Check him out over at; creative-life.co.uk.

Tuesday morning: Closing the North's Digital Skills Gap.

A self-explanatory title for another of those panel discussions, this was a super interesting event held at the offices of DAC: Beachcroft.

They'd commissioned IPPR North to produce a report on the problem and identify some possible solutions from other schemes running across the world.

Grace Blakely (from IPPR North) delivered the report's finding, sitting alongside Michael Peeters (DAC: Beachcroft) but for me, the most interesting contribution came from Carol Whitworth of Manchester College. They've developed a partnership with Amaze to deliver industry-focused digital courses and it seems to be working. It sounds like properly ground-breaking stuff and a complete no-brainer if we're looking at how to get learning and industry better connected.

Tuesday afternoon: Goal's Digital Review of Football

Owned by Perform Group, Goal.com is the most shared website in the world! They've reporters on every contintent, but their head office is here in Leeds. How cool is that??

Sam and Rob dazzled us with some extraordinary stats and we learnt loads about what does and doesn't drive traffic - Messi and Ronaldo for sure. Man City and Guardiola, not so much - much to their annoyance, apparently.

Check out Goal's short film on Ronaldo here.

Tuesday evening: Bolser's UX Panel/Creative Engagement in Mobile.

Another panel event that in truth turned into a series of presentations. Presenters from NHS Digital, EE, Perform Group and Bolser talked to us about the importance of being 'mobile first' and the unseen challenges involved in getting projects over the line. Oh, and we learnt a bit on the benefit of paying more attention to release notes - interesting stuff.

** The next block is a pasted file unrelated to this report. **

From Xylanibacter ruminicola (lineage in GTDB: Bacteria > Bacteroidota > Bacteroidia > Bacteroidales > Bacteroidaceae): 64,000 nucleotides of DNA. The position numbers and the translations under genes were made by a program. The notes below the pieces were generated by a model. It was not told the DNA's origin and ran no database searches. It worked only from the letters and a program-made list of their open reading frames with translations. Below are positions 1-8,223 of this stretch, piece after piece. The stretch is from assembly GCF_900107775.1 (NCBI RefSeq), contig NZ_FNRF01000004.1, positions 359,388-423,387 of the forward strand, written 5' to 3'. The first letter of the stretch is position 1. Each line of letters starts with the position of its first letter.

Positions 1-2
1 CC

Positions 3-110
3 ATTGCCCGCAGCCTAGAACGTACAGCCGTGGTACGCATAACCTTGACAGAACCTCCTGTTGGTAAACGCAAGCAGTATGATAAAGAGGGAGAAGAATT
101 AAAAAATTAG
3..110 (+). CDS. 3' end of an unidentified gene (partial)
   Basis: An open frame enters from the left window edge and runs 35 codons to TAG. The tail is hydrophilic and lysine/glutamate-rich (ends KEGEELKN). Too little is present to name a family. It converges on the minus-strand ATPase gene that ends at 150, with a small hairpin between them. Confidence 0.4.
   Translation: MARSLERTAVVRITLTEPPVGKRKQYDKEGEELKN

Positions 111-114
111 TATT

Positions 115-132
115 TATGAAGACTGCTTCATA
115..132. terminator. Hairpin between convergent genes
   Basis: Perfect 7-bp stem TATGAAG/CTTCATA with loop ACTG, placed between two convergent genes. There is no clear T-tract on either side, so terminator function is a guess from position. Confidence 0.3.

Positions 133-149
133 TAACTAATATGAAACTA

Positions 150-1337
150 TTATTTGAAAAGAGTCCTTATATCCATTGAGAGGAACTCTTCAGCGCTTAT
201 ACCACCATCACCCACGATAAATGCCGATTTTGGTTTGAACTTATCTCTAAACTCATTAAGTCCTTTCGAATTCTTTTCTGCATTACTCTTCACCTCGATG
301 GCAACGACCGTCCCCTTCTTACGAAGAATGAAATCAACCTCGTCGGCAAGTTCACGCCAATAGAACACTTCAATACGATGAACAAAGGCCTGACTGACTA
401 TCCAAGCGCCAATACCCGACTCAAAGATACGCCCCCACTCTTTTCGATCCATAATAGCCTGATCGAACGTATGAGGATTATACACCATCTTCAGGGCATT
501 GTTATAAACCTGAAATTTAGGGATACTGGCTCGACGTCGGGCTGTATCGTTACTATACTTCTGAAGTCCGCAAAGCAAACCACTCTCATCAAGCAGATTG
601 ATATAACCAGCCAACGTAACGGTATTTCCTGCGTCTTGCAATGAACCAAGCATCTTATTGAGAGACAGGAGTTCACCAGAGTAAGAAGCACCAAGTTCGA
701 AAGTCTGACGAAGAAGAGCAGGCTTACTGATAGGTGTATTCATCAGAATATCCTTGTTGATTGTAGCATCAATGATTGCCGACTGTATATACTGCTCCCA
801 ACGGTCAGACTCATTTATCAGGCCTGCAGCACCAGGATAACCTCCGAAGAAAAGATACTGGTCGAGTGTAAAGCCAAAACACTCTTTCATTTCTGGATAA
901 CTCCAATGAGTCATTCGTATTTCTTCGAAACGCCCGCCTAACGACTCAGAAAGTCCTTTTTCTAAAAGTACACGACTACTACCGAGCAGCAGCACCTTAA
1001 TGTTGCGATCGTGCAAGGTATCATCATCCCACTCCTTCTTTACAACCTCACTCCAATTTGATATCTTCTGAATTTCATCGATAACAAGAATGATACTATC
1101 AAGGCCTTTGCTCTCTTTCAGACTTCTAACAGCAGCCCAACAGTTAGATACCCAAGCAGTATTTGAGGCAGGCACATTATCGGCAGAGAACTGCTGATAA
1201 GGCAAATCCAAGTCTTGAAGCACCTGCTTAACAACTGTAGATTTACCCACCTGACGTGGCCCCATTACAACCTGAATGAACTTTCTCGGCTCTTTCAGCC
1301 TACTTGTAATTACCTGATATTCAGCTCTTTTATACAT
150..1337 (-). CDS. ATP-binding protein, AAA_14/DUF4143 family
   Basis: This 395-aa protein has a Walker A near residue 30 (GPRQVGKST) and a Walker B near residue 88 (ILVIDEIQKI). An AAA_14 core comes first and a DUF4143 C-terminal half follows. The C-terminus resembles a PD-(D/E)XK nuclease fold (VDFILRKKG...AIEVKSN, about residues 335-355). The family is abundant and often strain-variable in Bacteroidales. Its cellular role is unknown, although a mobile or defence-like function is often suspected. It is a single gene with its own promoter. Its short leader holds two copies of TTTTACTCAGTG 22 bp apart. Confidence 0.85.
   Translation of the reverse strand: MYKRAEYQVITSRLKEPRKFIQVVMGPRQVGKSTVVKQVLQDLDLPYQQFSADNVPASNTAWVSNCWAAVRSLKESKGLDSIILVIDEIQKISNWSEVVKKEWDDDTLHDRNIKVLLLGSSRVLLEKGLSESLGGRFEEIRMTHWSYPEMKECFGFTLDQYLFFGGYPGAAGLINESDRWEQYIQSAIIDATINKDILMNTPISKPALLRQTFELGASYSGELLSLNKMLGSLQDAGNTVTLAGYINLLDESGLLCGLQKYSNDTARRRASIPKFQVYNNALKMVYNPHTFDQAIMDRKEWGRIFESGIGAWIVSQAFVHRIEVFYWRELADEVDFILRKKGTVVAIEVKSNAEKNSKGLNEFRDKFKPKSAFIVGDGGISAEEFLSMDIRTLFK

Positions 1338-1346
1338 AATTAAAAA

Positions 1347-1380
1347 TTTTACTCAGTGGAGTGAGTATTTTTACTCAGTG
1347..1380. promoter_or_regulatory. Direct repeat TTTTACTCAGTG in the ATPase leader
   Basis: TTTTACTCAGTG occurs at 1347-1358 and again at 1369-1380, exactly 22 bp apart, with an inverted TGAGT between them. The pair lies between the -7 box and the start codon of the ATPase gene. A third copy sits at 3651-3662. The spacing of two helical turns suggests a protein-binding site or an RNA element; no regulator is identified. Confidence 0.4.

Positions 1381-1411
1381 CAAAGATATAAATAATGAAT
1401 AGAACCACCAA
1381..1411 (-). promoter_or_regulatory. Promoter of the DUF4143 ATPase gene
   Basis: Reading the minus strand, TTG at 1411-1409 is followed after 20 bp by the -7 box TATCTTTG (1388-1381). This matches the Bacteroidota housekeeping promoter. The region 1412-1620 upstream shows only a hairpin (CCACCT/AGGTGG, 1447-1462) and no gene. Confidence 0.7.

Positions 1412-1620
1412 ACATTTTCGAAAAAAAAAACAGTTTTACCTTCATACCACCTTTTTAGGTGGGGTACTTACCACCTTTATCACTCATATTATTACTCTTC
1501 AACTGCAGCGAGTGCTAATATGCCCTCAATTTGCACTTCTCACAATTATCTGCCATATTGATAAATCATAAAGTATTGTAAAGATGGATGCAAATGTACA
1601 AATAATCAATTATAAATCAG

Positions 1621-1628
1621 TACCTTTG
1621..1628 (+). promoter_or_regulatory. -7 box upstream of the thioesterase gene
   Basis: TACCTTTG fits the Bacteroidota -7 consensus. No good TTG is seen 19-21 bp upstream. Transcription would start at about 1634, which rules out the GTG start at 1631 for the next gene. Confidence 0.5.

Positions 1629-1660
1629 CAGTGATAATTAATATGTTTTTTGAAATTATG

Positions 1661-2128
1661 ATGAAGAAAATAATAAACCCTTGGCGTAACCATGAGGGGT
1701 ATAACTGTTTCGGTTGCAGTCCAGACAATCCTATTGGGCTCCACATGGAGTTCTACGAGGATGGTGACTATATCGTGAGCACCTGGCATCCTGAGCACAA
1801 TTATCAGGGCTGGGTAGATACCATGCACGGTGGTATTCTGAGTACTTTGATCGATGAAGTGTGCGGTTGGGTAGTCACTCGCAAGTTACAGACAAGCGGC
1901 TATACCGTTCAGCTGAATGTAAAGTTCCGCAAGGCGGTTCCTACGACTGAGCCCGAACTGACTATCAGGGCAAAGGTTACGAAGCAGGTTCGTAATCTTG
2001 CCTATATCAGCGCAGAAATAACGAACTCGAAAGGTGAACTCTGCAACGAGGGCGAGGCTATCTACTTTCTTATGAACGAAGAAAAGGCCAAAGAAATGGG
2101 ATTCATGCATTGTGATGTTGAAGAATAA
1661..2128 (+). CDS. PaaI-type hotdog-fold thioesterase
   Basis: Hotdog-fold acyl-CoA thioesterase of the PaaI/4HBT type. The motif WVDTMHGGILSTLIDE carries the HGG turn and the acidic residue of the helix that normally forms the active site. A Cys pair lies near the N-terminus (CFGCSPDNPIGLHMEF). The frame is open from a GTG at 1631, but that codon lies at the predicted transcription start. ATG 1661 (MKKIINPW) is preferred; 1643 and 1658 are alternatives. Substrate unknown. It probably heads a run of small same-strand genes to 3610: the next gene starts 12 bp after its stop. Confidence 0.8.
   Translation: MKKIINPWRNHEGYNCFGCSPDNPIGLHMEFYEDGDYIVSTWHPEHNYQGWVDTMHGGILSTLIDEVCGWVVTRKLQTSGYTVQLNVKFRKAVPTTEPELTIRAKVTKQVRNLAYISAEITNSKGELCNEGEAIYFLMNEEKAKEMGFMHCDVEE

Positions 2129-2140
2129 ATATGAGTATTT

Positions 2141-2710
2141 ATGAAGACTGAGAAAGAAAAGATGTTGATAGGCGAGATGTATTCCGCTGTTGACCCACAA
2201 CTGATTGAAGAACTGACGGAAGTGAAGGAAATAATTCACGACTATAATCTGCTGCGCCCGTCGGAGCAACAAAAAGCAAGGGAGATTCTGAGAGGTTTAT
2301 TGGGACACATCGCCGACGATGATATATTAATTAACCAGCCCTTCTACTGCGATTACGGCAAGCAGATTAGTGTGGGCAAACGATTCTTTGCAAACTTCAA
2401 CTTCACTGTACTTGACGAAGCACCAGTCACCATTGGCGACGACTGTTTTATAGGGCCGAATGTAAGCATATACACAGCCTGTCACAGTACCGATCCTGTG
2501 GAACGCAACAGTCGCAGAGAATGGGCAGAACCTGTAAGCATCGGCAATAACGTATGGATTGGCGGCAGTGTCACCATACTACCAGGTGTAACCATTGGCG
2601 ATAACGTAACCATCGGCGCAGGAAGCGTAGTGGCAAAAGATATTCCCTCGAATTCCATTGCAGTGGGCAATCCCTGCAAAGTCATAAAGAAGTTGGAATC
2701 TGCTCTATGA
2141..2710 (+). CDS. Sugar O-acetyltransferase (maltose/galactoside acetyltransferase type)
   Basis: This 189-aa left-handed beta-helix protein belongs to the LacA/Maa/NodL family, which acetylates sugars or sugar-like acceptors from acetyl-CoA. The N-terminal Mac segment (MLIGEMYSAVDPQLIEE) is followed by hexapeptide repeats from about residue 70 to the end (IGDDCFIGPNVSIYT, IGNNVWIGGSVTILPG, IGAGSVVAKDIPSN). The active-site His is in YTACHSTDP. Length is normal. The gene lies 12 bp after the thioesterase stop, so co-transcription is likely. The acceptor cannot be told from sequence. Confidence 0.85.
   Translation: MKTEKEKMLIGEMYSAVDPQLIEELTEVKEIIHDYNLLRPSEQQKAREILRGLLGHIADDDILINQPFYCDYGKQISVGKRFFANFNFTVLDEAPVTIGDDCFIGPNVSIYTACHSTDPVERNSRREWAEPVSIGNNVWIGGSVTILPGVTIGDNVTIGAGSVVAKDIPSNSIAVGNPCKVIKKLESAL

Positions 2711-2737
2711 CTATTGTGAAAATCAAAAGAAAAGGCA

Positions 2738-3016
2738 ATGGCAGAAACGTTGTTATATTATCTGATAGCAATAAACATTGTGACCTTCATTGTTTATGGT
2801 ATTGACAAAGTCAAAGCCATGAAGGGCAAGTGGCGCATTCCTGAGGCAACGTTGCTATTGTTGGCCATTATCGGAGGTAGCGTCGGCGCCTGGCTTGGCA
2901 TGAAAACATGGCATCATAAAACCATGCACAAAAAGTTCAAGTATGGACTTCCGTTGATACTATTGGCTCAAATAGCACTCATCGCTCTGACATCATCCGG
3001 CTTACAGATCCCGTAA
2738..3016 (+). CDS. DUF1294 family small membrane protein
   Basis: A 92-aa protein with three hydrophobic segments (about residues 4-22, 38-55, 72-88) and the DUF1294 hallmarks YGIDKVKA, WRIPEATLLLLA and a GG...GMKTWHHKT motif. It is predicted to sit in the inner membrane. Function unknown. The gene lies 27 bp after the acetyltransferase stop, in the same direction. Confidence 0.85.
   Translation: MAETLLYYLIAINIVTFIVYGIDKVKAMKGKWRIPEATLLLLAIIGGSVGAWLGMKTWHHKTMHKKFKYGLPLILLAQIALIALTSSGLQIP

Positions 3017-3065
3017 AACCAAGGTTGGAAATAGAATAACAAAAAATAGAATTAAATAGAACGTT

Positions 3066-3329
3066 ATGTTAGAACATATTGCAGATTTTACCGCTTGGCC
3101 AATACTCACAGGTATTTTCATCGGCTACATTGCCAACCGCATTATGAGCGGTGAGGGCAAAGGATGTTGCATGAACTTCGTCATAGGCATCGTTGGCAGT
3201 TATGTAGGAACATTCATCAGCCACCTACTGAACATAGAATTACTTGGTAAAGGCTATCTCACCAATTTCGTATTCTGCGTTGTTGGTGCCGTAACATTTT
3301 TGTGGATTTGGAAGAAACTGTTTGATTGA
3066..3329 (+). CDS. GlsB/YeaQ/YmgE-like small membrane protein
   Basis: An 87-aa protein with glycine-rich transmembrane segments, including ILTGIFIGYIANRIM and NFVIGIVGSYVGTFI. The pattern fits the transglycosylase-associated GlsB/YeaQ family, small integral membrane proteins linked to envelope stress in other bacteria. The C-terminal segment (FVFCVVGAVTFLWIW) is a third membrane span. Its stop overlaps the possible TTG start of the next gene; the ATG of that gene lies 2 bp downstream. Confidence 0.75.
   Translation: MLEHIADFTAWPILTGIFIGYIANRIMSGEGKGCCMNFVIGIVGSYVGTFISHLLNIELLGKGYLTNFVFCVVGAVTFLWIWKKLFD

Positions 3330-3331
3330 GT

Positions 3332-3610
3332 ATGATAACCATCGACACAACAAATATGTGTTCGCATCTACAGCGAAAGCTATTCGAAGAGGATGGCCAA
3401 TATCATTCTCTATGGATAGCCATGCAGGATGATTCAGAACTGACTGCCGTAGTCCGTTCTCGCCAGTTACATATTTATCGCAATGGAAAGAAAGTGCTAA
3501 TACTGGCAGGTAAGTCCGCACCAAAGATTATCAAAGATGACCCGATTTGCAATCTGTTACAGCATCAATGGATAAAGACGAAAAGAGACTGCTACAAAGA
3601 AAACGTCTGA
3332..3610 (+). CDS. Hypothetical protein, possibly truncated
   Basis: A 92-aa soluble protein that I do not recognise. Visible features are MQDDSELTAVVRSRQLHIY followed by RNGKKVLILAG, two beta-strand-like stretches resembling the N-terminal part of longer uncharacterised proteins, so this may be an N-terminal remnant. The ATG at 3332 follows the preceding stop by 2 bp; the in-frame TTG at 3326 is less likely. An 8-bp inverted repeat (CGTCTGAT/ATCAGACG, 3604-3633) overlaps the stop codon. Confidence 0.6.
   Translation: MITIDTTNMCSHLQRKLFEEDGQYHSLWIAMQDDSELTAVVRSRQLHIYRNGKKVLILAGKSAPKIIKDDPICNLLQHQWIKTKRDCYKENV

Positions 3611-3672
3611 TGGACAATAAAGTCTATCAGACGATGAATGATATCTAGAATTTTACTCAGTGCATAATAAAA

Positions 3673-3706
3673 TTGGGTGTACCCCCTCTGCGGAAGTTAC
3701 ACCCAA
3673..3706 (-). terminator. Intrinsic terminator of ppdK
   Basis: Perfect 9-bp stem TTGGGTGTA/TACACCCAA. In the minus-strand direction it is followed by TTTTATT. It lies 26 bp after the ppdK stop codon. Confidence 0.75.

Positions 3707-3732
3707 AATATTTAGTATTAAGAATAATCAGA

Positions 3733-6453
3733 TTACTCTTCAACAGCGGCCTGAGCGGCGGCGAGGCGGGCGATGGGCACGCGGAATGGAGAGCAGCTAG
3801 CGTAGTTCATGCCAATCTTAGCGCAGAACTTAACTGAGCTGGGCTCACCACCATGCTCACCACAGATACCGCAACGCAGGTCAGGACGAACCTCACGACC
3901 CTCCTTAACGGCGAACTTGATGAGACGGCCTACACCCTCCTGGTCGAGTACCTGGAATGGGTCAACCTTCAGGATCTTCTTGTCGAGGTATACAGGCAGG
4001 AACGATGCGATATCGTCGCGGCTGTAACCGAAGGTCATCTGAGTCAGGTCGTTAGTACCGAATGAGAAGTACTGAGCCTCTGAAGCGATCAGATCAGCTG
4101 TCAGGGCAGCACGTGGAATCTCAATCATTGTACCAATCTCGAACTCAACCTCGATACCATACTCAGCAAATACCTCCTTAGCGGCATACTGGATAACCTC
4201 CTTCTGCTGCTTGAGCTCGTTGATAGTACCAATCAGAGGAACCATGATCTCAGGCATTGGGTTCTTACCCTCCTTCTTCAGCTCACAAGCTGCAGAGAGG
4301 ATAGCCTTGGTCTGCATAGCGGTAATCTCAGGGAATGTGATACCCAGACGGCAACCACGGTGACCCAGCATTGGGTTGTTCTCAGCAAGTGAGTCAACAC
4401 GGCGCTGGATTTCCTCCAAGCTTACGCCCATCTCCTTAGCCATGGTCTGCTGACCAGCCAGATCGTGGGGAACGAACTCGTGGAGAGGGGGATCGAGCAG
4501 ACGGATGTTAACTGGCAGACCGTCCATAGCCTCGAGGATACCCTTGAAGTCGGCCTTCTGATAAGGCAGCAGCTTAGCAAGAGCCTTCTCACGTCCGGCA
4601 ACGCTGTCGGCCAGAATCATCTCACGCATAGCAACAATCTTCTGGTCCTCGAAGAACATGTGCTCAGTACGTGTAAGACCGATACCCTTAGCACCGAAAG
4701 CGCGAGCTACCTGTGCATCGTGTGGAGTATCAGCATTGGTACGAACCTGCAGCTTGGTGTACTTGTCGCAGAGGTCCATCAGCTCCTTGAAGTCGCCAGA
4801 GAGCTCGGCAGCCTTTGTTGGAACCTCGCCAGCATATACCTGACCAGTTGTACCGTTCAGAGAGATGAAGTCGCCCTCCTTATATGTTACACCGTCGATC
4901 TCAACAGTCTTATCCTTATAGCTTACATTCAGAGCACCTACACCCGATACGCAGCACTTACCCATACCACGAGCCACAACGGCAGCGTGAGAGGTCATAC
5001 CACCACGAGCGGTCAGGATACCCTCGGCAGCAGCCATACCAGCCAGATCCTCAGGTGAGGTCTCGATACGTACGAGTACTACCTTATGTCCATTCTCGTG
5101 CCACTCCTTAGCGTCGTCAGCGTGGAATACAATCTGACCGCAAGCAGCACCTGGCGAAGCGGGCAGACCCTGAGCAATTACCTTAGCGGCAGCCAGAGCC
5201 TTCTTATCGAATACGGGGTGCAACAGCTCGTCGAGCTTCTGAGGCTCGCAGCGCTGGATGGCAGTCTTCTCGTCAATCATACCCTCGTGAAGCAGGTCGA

Wednesday evening: Glug: The Tech Off!

This night was bonkers. Hosted by 'The Beyonce of Tech' - The Tech Off is sort of rap battle for nerds where, on this occasion, creatives faced off against coders. Six contestants (??) had five minutes a piece to extol the virtues of their own profession and trash talk the shortcomings of their rival's.

The crowd was worked up into a frenzy by 'Beyonce' and it was great seeing two or three of the presenters really throwing themselves into it. Those that didn't, bore the brunt of the baying mob!

The event, which started down in Shoreditch (of course it did), has showcased at SXSW in Austin, TX and DMX in Dublin so it's awesome to see it land in Leeds - despite the North vs South trash talk nearly backfiring on the host at the start of the night!

This might well be a marmite event for some but I think we need to be getting more of this into the city - stuff that already exists and has a following further and wider than the borders of Yorkshire. Hat's off the guys at Glug for bringing it up here.

Thursday day: Tech North's Digital Jobs Action Summit.

C-PoK3sXkAENd-U.jpg

I spent all day over at Canal Mills for this one - nursing quite a sore head from the night before - it was well worth it though!

The morning was a barrage of talks and (more) panel discussions on why there's a talent shortage, what the barriers to entry are, building the right culture and what the consequences of not solving the problem are. It was a heavy morning but it served to set up an afternoon all about action through workshops and learning about a whole bunch of initiatives that are already in place to help move things forward.

Neil Barnby told us about CODE:4000 - a pilot scheme to help train prisoners coding. Dan Sofer talked about Founders and Coders - an amazing *free* school for aspiring developers in London and just opening in Nazareth, Isreal. Alexa Shoen absolutely killed it when she told us about #ENTRYLEVELBOSS - her groundbreaking career development program. Not to mention North Coders, Geek Talent and Solution Path. It sure was a busy day!

For me, the most interesting talk of them all came from, Lauren Anderson - over from NYC to tell us about the New York City Tech Pipeline. Now there's an example of how an industry and government can come together to solve a problem! And again, wonderful to see someone from outside the region coming along to broaden our horizons. It's also another sign post to say how far this festival is starting to reach. Great stuff.

Thursday evening: The Work/Life Talkshow.

Probably my favourite event of the whole week. Laid back, candid conversations with three really successful business people about what makes them tick - both in and out of the office.